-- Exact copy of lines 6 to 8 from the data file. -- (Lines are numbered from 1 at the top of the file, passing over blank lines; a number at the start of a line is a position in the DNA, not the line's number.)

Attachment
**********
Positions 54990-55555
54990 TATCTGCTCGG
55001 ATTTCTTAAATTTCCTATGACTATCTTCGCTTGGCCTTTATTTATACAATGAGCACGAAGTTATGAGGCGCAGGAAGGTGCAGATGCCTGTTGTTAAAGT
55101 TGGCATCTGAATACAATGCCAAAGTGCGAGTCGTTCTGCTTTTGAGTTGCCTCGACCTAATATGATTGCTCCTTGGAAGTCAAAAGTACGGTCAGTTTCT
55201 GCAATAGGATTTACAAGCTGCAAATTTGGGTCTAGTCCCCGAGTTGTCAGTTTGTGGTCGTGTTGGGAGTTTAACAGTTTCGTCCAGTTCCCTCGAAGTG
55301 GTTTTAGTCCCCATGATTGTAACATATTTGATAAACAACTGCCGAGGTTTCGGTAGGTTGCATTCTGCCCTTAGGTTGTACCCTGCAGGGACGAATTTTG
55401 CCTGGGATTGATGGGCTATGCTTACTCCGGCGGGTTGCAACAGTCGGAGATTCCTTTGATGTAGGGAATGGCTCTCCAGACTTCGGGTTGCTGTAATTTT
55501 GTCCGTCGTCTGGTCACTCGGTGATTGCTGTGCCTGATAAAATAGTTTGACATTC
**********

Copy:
55301 GTTTTAGTCCCCATGATTGTAACATATTTGATAAACAACTGCCGAGGTTTCGGTAGGTTGCATTCTGCCCTTAGGTTGTACCCTGCAGGGACGAATTTTG
55401 CCTGGGATTGATGGGCTATGCTTACTCCGGCGGGTTGCAACAGTCGGAGATTCCTTTGATGTAGGGAATGGCTCTCCAGACTTCGGGTTGCTGTAATTTT
55501 GTCCGTCGTCTGGTCACTCGGTGATTGCTGTGCCTGATAAAATAGTTTGACATTC